Ivanhoe by Sir Walter Scott

November 6, 2012

Plot summary (from the publisher): “Fight on, brave knights! Man dies, but glory lives!”

Banished from England for seeking to marry against his father’s wishes, Ivanhoe joins Richard the Lion Heart on a crusade in the Holy Land. On his return, his passionate desire is to be reunited with the beautiful but forbidden lady Rowena, but he soon finds himself playing a more dangerous game as he is drawn into a bitter power struggle between the noble King Richard and his evil and scheming brother John. The first of Scott’s novels to address a purely English subject, Ivanhoe is set in a highly romanticized medieval world of tournaments and sieges, chivalry and adventure where dispossessed Saxons are pitted against their Norman overlords, and where the historical and fictional seamlessly merge.

Warning: Spoilers below!


  • The beginning of the novel was very exciting and engaging. I liked reading about the tournament, and at that point didn’t know who the Disinherited Knight (Ivanhoe) or the Black Knight (Richard the Lion-Hearted) were. It was cool to see them work together to beat all challengers, especially Prince John’s men.
  • Robin Hood, Friar Tuck, and the band of outlaws were a lot of fun as well. The scene where Friar Tuck hosts the Black Knight (not knowing he was king) for a night of eating, drinking, and singing was probably the best in the entire book, while Robin’s feats with the arrows were great as well.
  • Ivanhoe riding out to be Rebecca’s champion was a romantic conclusion to that storyline. I didn’t really get behind either Rebecca or Rowena as a match for Ivanhoe, but would have to agree with popular opinion that Rebecca would have made a worthy wife for the the knight.
  • Some of the scenes were pretty funny. Almost anything involving Gurth and Wamba made me laugh, and the part where Cedric tried to escape from Torquilstone by dressing as a monk and pretending to know Latin was awesome — especially when he said “Pax vobiscum” (as directed by Wamba) and was unexpectedly met with a torrent of Latin that he couldn’t understand. Ha!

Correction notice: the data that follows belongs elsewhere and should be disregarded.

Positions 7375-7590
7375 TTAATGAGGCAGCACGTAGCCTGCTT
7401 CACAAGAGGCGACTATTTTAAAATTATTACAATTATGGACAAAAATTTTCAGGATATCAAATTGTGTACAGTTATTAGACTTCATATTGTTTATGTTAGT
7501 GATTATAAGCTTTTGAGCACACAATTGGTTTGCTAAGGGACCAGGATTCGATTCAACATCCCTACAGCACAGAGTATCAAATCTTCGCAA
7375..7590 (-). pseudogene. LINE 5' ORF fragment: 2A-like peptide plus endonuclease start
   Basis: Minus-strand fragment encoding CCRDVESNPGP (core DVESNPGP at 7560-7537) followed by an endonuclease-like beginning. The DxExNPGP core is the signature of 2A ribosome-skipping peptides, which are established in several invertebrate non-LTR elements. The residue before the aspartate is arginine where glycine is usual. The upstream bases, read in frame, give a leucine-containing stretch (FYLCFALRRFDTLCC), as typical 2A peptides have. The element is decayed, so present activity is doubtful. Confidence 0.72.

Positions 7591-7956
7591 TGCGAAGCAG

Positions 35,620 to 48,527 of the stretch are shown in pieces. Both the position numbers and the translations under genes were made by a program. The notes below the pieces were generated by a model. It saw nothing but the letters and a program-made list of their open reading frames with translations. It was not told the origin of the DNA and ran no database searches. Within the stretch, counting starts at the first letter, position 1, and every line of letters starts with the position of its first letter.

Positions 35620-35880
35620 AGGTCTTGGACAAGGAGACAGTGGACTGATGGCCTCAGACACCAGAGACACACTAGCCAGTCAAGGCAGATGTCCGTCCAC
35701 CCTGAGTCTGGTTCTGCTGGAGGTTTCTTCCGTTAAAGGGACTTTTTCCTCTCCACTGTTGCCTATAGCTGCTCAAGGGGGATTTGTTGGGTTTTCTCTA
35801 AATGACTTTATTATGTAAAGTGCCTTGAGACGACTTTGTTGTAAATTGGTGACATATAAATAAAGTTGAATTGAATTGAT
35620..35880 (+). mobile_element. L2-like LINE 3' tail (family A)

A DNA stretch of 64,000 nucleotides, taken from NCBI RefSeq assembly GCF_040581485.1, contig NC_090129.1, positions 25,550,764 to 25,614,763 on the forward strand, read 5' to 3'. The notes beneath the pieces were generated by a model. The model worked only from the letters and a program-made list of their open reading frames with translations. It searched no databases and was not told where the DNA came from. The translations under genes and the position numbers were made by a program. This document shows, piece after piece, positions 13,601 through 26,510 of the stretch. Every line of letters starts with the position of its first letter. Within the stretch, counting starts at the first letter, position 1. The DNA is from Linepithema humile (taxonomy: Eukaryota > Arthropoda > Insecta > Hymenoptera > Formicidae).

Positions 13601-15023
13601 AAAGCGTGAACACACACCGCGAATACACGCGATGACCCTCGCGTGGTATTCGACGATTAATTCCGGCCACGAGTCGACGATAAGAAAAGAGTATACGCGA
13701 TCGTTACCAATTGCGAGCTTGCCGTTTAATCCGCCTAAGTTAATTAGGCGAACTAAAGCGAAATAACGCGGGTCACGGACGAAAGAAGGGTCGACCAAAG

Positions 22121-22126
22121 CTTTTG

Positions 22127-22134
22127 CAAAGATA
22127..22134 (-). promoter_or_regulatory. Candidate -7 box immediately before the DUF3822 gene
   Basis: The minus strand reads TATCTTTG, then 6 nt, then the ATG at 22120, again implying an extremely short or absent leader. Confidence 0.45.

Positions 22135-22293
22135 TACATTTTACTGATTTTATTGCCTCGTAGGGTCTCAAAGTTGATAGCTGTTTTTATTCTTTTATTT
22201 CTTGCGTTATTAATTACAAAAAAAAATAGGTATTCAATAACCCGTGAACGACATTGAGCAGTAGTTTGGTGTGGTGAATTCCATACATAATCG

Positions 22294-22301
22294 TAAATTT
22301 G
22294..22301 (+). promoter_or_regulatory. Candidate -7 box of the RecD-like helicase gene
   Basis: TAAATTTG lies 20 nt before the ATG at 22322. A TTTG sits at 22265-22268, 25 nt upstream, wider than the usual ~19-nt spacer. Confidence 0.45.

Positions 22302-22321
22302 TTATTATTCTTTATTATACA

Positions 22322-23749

• It seemed odd to me that Ivanhoe was barely in the book after the first tournament at the beginning. Why name the book after him when he played such a minimal role?
  • The middle part of the novel where many of the main characters were being held prisoner at the castle at Torquilstone was just really boring to me. I didn’t care about the prisoners (I knew nothing would happen to them) and the resulting battle/rescue/conflagration didn’t do anything for me either.
  • I thought it was pretty harsh that the Jewish characters were called “dogs” throughout the entire novel. I know Scott was trying to be historically accurate about how Jews were treated at the time, but it was still hard to read that.


Some parts of Ivanhoe by Sir Walter Scott were excellent, but the second act was so long and boring that I simply can’t overlook it. The middle really detracted from my enjoyment of the book, so I give this one 3 stars out of 5.

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